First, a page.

Ww2, the Good War

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The not-so “Good War”

The Second World War is often remembered as the “Good War” for the American’s heroic stand against the Nazis and the Japanese, but the moniker overly simplifies what many consider “history’s greatest catastrophe.” Images of heroic American soldiers bravely sacrificing their livelihoods and breath to bring freedom to Europe were plastered across the 1940’s media to rally support for the War, perhaps cementing the “Good War” characterization in American memory. However, the sixty years that have followed WWII have uncovered many American behaviors that undermine the ‘goodness’ of the War and question the “Greatest Generation.” Stories of Japanese internment camps, racial and gender inequality, and the horrific atomic bombings of Japanese cities call into question the validity of the American fight for liberty and democracy so valiantly portrayed in Steven Spielberg’s Saving Private Ryan. However, the undeniable heroism and sacrifice of the American soldiers and the nation’s economic successes upon returning home have deservedly earned these monikers. In that sense, the “Good War” and “Greatest Generation” characterizations are convenient but inaccurate simplifications of a conflict that contained many hypocritical and disturbing actions and cost millions of lives.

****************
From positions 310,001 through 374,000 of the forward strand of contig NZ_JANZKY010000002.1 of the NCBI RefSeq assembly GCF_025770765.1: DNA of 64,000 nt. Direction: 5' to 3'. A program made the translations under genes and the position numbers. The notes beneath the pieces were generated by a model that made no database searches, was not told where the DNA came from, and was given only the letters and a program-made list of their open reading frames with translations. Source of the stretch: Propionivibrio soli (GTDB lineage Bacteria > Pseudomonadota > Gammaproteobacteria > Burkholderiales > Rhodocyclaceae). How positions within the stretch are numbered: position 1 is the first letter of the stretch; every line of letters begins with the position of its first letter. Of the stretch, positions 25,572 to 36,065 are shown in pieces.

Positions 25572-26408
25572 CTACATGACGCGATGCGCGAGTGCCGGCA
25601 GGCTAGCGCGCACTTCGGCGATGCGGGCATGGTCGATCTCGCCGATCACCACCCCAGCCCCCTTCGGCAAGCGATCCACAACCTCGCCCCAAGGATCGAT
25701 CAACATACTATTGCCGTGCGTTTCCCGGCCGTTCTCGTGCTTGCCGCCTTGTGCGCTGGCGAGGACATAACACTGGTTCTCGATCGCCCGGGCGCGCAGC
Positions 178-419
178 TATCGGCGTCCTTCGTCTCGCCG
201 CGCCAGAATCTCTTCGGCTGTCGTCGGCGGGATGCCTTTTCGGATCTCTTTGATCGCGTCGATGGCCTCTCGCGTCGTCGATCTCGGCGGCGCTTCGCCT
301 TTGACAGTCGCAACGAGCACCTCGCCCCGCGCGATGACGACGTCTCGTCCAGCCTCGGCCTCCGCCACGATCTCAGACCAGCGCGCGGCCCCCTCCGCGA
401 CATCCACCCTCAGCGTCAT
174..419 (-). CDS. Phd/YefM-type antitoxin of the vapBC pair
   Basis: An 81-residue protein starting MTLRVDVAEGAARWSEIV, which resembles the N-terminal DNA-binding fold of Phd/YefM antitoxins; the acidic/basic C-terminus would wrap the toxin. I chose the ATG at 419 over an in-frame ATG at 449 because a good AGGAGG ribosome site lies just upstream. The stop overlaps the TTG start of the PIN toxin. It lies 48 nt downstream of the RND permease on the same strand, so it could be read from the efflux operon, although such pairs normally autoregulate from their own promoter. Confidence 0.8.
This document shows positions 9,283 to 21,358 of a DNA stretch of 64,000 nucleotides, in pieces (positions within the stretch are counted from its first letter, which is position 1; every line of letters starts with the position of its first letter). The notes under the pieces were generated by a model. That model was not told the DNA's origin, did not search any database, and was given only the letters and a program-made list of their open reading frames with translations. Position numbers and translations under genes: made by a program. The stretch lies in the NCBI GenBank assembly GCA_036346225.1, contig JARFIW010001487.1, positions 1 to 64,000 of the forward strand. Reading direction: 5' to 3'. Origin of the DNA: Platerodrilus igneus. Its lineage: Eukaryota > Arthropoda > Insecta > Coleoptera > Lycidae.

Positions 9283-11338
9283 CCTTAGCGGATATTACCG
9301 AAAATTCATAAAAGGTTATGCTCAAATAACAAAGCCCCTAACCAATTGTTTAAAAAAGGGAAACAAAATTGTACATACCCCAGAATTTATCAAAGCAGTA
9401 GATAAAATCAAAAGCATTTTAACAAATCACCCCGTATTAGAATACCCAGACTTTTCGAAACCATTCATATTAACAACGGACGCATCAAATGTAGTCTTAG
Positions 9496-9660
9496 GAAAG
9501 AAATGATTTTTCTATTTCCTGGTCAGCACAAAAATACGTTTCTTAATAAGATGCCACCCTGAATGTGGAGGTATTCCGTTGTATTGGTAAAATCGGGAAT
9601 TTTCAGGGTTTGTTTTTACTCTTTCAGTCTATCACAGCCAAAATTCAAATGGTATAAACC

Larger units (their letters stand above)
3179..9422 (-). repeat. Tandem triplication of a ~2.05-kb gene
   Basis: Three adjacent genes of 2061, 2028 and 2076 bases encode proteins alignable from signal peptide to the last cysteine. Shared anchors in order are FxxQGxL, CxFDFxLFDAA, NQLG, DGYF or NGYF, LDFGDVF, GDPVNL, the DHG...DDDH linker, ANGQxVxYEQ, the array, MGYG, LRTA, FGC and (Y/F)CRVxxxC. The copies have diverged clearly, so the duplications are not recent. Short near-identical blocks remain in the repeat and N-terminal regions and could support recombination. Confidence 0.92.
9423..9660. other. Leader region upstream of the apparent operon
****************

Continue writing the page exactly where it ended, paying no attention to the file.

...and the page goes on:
Many of the factors that contributed to support for the war in the 1940’s helped cement WWII’s present-day legacy as the “Good War.” American appeal for the War came only after the attacks on Pearl Harbor, when Americans felt unsafe at home and rabidly supported retaliation. Following Roosevelt’s declaration of war on December 8, 1941, the American participation in the war was deliberately framed as a war for democracy, freedom and world peace, with young American servicemen responding to the call by the hundreds of thousands. Propaganda of the time portrayed the Germans, Italians and Japanese as ‘evil’ and ‘wrong’, a distinction Brokaw points to as most poignant to Americans...
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